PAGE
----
A noose-dangling incident in Chester Basin was "blatant racism and implied violence," says the municipality in which the act occurred, while a mayor in another South Shore town is happy to see public condemnation of what he calls an "act of hate."
"We want residents and visitors to know that we do not, in any way whatsoever, support discriminatory behaviour," the Municipality of Chester said in a social media post in response to what happened August 15 to a biracial Halifax couple, Greg Dean and Cyndi Rafuse, who visited Hutt Lake with their two children. Dean and the couple's nine-year-old son are Black. Rafuse and their other son, a teenager, are Caucasian.
"[A]ll residents and visitors to our beautiful, vibrant, and diverse communities should feel safe, free, and welcome to enjoy themselves without the threat of violence or overtones of racism," the online statement reads, responding to publicity surrounding a matter "that described blatant racism and implied violence."
"Our message is clear," the statement goes on, "discrimination is wrong."
Rafuse took to social media to explain what happened during what was a camping trip with other families.
She said two people got out of a Ford Ranger at the Lower Grant Road beach, stared at her and Dean, and "later they began swinging a home made noose and passing it back and forth." Rafuse also saw a "mini noose" hanging from a rear-view mirror.
"I'm putting stuff in my trunk and I asked the guy if there was a problem, and he said, 'There might be'," Rafuse told CTV News.
Dean "is now standing beside me and calmly tells this guy that it's not to [sic] late for him to turn his life around," Rafuse explained on social media. Dean "explains to this racist human being that he [is] a black man, is a good person as I stand there looking at all of these white guys and girls who just threatened my family," Rafuse explained.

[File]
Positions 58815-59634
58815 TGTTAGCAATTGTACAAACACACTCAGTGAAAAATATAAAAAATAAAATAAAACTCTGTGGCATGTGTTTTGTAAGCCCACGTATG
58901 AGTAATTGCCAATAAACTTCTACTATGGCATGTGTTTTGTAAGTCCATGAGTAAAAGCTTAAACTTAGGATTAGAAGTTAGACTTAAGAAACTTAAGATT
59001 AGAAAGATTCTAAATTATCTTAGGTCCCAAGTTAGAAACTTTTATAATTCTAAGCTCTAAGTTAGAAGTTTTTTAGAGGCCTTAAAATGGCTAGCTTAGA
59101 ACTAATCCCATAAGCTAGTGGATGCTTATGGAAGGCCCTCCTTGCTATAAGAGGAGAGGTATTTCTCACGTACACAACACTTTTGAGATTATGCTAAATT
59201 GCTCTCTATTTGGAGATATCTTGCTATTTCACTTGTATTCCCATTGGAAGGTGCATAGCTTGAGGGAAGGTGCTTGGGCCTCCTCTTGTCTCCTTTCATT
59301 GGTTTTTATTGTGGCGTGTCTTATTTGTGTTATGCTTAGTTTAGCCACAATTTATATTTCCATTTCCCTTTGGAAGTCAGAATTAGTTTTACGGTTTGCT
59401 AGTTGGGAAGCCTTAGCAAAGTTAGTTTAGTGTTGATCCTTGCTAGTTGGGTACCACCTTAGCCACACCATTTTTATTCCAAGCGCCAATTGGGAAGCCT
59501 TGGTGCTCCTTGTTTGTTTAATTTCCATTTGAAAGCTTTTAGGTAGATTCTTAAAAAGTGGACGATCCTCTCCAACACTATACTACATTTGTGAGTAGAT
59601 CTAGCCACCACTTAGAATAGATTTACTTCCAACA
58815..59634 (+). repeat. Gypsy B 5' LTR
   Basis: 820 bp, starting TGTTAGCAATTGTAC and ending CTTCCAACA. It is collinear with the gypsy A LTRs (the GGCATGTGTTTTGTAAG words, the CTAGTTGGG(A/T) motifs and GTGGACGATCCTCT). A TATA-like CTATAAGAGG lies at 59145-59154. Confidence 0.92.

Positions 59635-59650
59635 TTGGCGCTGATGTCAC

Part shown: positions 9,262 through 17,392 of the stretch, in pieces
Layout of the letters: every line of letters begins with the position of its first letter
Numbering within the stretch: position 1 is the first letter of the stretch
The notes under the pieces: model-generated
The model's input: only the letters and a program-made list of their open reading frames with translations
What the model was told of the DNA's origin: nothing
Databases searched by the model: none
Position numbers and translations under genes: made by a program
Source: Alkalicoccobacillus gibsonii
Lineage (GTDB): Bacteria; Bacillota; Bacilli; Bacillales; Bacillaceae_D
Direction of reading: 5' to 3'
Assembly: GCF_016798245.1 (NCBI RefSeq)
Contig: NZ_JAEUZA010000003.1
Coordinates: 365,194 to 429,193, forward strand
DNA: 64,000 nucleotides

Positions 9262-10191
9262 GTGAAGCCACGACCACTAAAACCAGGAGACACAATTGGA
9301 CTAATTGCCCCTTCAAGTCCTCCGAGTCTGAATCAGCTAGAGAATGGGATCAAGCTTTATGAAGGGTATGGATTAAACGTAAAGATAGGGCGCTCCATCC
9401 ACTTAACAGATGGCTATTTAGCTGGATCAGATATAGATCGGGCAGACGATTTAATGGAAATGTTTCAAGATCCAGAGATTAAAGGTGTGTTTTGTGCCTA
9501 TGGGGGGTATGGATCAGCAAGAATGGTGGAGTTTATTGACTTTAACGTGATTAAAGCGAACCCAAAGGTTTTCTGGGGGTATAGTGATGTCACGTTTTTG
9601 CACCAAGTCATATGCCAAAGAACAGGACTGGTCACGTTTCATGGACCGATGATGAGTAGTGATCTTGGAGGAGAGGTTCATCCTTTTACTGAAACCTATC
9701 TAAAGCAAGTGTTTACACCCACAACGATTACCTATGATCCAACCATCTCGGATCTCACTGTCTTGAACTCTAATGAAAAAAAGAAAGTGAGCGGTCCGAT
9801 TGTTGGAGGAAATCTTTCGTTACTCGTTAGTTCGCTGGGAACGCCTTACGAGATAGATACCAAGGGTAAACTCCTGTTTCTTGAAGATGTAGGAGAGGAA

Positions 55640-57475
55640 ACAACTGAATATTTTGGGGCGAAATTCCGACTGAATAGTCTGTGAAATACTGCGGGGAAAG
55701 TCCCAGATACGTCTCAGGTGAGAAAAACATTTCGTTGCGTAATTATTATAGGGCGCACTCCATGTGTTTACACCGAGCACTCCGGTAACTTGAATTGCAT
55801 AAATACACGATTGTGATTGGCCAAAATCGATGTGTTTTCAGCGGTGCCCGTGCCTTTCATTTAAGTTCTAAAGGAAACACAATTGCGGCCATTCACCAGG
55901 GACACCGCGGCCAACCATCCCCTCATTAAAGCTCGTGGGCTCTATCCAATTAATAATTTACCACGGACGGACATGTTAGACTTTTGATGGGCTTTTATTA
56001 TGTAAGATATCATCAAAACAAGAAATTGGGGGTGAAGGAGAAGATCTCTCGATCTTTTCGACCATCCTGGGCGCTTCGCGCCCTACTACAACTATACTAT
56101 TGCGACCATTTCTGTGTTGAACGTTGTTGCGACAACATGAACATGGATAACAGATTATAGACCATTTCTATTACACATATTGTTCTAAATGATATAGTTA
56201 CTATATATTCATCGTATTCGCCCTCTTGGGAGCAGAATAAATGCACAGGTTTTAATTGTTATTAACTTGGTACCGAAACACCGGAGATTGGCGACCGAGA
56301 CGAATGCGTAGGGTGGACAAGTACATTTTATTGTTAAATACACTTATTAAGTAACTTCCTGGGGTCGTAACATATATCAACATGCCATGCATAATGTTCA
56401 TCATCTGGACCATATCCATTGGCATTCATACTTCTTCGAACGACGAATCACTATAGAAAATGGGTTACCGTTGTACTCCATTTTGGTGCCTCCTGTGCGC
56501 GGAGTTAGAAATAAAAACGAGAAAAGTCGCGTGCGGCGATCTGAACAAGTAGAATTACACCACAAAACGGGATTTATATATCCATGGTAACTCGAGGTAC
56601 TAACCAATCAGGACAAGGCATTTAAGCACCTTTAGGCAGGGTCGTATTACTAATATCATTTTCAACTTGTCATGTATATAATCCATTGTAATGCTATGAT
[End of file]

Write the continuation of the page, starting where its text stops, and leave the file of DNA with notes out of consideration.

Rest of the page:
The matter was " a direct threat to my colour, the colour of my skin," Dean told CBC News. "Who I am as a person, it has nothing to do with me. That was a threat because I am a Black man, a visible Black man."
At some point during the interaction, Dean's teenage stepson found a beer bottle on the ground and threw it at the Ranger. "He smashed the bottle on the truck," Dean told The Chronicle Herald. "I told him it was wrong and that he can't act that way when people act this way, but I'm not going to discipline him."
RCMP were notified about a disturbance at the beach, and showed up the next morning, August 16. Rafuse, on social media, said a police officer informed them "that the guys told him we were a bunch of black guys and that we damaged his truck."
While police may, or may not, charge Dean's stepson with an offence, it seems the young men behind the noose incident won't be punished criminally.
RCMP "told me they couldn't press charges," Dean explained to CTV News. "His exact words was, 'Being racist is not a crime.' But I said, 'Waving a noose at someone is a threat, that's a hate crime.' The police officer told me it wasn't, because he didn't inferably say anything to me."
A section in the Criminal Code of Canada deals with wilful promotion of hate, but it's an allegation not prosecuted often. An editor and publisher of a Toronto area publication were sentenced last summer for the crime. The outlet's content included stories and pictures promoting hate against women and Jews.
Meanwhile, Dean and Rafuse said they appreciate the show of support since their story went public.
"I am pleased to see so many condemning this act of hate," said Bridgewater's mayor, David Mitchell, in a social media post. "We must ensure we are inclusive and welcoming. We must not tolerate these actions. If we stand together, side by side with people of colour, our LGBTQ+ community and others, the message we send that we won't tolerate these actions, will be strong and unwavering."
Another supporter has organized a Black Lives Matter picnic at Hutt Lake on August 30, starting at 3 p.m.